Quarry Writers Break Down the Reluctant Hitman Drama
Post-Vietnam disillusionment forces a traumatized Marine into a life of crime in this Michael D. Fuller and Graham Gordy adaptation.
After a few years in development limbo, Cinemax will finally premiere the gritty, 70’s era drama, Quarry, tonight. The show tells the story of a Marine home from the Vietnam War who, upon finding an ungrateful public and few employment opportunities, is recruited against his will into a criminal organization operating along the Mississippi. The show features the talents of the Rectify writing team of Michael D. Fuller and Graham Gordy, who recently spoke about how the series developed and what viewers can expect.
Quarry is adapted from the series of hard-boiled novels by Max Allan Collins, who also penned one of the episodes, and with the books having been written in the 1970s, Fuller and Gordy decided to keep the show in that era.“If you modernize the story,” explains Fuller, “then trying to speak to the things that are going on now… you’re hanging a lantern on it too much, and you don’t want that immediate commentary.”
But the story does have certain elements in common with today’s post-war, recession mentalities. “The first thing we talked about was, ‘Do we need to update this? Do we need to bring this into 2016? Does this guy need to be returning from Afghanistan or Iraq?’” Gordy admits, “but when we started doing the research about the era, we realized that the parallels between that time and the time we’re living in… would probably resonate all the more.”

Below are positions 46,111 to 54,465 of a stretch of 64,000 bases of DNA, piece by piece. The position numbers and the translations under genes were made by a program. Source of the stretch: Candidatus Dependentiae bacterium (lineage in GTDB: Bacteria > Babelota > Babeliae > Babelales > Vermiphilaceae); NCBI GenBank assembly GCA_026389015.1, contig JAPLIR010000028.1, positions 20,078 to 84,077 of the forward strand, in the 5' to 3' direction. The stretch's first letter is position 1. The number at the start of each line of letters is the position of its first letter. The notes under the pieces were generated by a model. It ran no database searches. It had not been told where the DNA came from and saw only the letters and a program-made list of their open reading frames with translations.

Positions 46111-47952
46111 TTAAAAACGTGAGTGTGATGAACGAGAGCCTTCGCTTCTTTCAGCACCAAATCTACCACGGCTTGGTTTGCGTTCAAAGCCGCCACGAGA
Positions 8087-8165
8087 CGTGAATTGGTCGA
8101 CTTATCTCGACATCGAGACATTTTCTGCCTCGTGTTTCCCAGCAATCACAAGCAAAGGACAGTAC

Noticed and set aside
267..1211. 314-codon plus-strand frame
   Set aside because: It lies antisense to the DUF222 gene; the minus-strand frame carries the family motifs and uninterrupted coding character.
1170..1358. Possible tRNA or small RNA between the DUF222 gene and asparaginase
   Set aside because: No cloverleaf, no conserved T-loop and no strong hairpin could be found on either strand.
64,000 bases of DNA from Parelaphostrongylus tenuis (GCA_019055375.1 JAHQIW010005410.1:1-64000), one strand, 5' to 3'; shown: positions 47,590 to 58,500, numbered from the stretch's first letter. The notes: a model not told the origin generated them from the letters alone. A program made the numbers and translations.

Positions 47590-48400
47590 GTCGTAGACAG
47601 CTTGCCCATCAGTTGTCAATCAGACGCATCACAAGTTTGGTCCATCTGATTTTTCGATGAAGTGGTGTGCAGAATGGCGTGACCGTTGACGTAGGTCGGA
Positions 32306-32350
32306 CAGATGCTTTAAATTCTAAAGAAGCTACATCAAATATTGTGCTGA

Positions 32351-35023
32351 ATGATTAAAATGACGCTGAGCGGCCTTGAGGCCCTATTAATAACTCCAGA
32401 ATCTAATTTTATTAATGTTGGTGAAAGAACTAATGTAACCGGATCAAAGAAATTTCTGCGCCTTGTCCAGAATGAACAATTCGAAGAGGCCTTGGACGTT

Quarry stars Logan Marshall-Green (Prometheus) as Mac, the reluctant assassin dubbed “Quarry” by his employers. The reason for his nickname ultimately becomes clear in the premiere, but with only 8 episodes in its premiere season, the show wastes no time bringing Mac from disillusioned vet to demoralized killer.
“The thing that Logan brings is just he’s phenomenally gifted,” Fuller says. “He’s a really intelligent actor who really tries to dig in and not just understand his character but the story as a whole, and he brings an intensity that you need for someone who’s been through what he’s been through.”
The criminal element is not without its appeal, however, and like Breaking Bad and Fargo before it, Quarry introduces some quirky personalities under the leadership of a man simply referred to as The Broker, played by Peter Mullan (Trainspotting), who’s a bit like Gus of Los Pollos Hermanos. “The Broker is someone who we’ve always talked about is kind of bringing a big box sensibility of criminality to a small-time endeavor,” Fuller elaborates.
“Because we’re dealing with such dark subject matter,” explains Gordy, “we were trying to make a lot of these supporting characters — and hopefully, gradually Mac more and more — show their light side as well as their dark.” That’s apparently how you get characters like a dealer distributing heroin from a Fun Park and other colorful Dixie Mafia and Memphis soul characters.
Damon Herriman (Justified) plays another such character named Buddy, who is part of The Broker’s network but who seems fairly comfortable in his violent role. “He thinks he has a grasp on what it is he does and who he is,” says Fuller, “and I think that really gives him an endearing quality. So if you see him doing terrible things or talking about people in such a way, you’re still engaged with him, which I think is crucial.”
“We may find somebody offensive or we may find them annoying, and then we hear their personal story, and all of a sudden — we may not love them, but we get them,” Gordy agrees. “That’s what were trying to do as much as possible with this group of misfit toys that are part of The Broker’s team.”
Quarry premieres on Cinemax on September 9 at 10pm with an hour-plus opener followed by seven more one-hour installments. The series takes place in Memphis and was filmed on location both in Tennessee and in New Orleans.